To my dismay,I found it was all 4 a side……geez,they’ve gone soft,I thought.
    I did some research and found Brazil and Holland are two countries who produce the best technical players in the world,and have done for decades…….they have been playing small sided,small field games for decades……enough said.
    I have coached my side positional play with an emphasis on passing…..it CAN be done even at this age.
    My kids are winning 30 minute games probably with an average score of 12 or 14 to 1.
    Now,I’m no genius and was an average player,but simply by teaching the kids to keep the ball at their feet with no long shooting,and no kick and chase,suddenly I’m looking very smart lol.
    I actually spent a bit of time reading up on Wengers philosophies when it comes to kids,so at least I was smart enough to do that!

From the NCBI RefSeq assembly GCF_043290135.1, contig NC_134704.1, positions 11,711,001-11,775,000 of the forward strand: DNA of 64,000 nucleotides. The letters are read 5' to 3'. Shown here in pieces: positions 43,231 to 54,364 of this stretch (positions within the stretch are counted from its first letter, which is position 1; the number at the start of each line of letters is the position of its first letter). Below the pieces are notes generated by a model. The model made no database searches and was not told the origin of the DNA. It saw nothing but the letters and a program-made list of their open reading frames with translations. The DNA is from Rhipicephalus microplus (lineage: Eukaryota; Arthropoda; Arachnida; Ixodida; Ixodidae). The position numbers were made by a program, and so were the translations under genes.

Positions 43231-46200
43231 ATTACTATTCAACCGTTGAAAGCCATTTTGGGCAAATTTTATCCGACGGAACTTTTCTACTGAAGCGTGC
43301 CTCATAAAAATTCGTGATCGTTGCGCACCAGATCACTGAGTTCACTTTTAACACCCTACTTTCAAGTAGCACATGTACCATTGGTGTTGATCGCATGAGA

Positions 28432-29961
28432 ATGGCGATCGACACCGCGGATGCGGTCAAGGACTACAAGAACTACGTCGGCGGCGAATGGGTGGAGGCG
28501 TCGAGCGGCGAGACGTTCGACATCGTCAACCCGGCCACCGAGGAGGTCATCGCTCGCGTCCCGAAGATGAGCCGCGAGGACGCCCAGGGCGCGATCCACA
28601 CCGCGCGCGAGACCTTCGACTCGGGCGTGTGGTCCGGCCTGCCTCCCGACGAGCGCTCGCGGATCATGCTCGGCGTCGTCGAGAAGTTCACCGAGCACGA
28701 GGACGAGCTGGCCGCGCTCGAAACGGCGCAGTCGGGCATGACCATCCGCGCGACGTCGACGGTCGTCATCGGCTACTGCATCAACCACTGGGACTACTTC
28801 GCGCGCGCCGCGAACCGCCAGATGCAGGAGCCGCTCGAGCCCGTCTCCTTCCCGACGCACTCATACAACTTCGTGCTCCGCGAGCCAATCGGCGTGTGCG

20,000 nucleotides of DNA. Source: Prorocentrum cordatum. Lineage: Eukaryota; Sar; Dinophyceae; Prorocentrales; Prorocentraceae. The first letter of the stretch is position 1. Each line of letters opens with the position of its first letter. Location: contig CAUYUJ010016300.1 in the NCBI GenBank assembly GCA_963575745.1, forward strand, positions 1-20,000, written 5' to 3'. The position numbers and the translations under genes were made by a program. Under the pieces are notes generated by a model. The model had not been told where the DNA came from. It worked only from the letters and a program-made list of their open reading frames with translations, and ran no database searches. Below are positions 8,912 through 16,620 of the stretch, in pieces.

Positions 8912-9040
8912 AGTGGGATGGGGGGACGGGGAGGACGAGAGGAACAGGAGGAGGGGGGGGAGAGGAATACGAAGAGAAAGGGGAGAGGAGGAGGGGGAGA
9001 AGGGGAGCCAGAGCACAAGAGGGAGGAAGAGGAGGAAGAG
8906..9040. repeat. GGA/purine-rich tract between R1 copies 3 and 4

This season,the club has me running 4 sides as the other 3 coaches are novices,whose sides were getting belted last season.
    Theyre now at least all competitive.
    Anyway,the point is this……bad coaching will destroy good kids forever,before they even have a chance.
    I see my kids belting sides who shoot from everywhere,with coaches and parents applauding BIG KICKS!!!.
    This frustrates the hell out of me,but you know what,that style of play was exactly how I learnt to play the game!!!
    In closing,the reason some countries play a certain style of intimidating football is because they were not shown the correct way to play the game in the first place.
    A big,fast 12 year old will probably outplay a small,technical kid on a full size field,but a few years down the track,the technical boy takes over.
    What does the bigger kid do?
    Try to intimidate the technical boy.
    My prime example of a footballer who never needed to learn how to play is Theo Walcott.
    Being so fast meant that as a youth,he’d simply dominate,but now he’s up against tough,smart professional,he can sometimes look very,very ordinary.